cover image Nuts and Bolts: Seven Small Inventions That Changed the World in a Big Way

Nuts and Bolts: Seven Small Inventions That Changed the World in a Big Way

Roma Agrawal. Norton, $29.99 (288p) ISBN 978-1-324-02152-0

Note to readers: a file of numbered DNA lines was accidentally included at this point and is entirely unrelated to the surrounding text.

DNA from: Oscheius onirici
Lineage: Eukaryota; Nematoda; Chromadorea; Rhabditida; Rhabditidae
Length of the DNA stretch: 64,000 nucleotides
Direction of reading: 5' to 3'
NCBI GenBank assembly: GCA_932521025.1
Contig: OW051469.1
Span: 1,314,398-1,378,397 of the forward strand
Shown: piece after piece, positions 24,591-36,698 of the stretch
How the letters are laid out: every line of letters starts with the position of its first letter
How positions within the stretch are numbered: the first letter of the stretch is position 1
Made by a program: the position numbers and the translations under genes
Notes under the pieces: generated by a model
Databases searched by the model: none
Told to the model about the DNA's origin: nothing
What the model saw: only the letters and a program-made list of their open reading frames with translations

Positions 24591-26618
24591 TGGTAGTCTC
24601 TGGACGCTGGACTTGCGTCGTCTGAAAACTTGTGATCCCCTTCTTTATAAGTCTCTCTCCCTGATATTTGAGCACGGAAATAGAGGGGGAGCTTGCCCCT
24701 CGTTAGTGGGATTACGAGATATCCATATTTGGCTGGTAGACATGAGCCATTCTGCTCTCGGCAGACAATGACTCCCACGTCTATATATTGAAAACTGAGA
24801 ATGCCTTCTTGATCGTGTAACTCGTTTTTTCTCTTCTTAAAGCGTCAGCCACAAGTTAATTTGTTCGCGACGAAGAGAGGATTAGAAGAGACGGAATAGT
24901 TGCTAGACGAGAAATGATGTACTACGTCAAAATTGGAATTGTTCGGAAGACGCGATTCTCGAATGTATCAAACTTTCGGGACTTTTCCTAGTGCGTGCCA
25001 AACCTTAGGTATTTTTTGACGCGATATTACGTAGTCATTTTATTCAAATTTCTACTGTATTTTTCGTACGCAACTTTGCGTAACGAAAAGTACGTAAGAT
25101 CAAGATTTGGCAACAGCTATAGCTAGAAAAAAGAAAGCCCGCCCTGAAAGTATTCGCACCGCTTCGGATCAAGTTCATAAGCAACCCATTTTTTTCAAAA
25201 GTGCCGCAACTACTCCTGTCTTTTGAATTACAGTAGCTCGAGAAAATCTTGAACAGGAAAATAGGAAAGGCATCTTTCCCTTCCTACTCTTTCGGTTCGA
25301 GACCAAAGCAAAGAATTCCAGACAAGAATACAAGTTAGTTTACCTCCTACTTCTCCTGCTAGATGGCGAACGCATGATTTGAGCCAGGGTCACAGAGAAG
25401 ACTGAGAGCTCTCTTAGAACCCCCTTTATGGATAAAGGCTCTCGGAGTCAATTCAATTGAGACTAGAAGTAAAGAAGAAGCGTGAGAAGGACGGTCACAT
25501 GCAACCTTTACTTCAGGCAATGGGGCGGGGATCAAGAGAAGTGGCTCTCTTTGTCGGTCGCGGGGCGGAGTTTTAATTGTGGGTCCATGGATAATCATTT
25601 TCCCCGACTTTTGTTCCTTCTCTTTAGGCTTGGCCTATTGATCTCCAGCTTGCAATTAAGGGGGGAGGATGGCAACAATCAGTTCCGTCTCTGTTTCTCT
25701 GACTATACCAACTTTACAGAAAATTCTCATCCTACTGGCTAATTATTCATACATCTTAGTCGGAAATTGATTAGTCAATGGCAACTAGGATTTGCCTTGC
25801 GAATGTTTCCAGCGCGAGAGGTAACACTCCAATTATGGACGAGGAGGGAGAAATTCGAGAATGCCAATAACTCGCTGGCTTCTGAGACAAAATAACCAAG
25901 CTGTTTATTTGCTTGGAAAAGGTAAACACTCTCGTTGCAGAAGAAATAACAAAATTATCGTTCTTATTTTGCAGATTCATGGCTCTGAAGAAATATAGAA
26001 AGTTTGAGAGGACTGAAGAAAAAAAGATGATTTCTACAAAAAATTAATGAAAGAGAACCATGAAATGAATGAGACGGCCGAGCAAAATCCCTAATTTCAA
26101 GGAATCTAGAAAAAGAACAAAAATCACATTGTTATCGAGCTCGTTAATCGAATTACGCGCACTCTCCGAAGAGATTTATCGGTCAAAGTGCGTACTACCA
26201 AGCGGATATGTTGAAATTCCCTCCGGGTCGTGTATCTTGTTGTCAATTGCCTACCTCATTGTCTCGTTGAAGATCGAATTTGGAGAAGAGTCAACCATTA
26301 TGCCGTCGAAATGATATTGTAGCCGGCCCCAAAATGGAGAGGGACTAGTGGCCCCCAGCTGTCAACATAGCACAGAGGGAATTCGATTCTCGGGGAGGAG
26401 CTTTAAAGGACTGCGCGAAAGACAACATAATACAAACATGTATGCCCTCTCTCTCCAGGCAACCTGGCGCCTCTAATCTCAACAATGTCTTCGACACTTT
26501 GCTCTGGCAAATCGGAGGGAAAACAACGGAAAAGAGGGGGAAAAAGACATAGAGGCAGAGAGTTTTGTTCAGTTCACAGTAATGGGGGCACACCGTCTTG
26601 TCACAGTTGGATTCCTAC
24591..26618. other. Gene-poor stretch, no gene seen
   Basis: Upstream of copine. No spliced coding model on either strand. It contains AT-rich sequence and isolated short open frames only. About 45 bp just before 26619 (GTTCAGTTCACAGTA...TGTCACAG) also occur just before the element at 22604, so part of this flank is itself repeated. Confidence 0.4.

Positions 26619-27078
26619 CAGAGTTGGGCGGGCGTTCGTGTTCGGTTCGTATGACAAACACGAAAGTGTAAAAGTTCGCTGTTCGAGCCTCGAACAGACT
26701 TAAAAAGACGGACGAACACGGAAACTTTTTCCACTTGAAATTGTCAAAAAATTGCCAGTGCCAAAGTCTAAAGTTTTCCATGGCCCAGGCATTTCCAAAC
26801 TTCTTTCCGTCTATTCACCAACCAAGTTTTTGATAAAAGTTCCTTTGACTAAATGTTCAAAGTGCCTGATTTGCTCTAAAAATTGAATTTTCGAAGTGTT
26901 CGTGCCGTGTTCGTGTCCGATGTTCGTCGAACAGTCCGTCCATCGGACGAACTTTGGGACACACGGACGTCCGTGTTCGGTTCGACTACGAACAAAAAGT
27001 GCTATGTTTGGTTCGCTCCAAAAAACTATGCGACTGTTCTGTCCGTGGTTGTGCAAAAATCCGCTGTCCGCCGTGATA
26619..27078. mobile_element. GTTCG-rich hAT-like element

In this wide-ranging history, structural engineer Agrawal (Built) surveys how seven objects—the nail, wheel, spring, magnet, lens, string, and pump—transformed the world. Arguing that these “foundational innovations” prove “how engineering at its most fundamental is inextricably linked to your everyday life,” Agrawal discusses how the first bronze nails, dating to 3400 BCE Egypt, and their derivatives (rivets, screws, bolts) “enabled robust connections between different materials,” an innovation so fundamental it allowed for the construction of more complex buildings and boats and today makes possible such diverse gadgetry as satellites and watches. She traces the history of each invention, noting that the first known wheels were used to make pottery in Mesopotamia around 3900 BCE before they were attached to wagons for transportation several hundred years later. The straightforward prose makes it easy to understand how such contraptions as the Piezoelectric air pump work, and Agrawal has a knack for showing how simple objects provide the bedrock for intricate technologies; for example, she explains how the spring, which “tightened up and stored energy,” made possible the construction of clocks significantly smaller than previous models used in church towers, which utilized a weighted system that relied on gravity to power the gears. The result is a potent look at the building blocks of the modern world. (Nov.)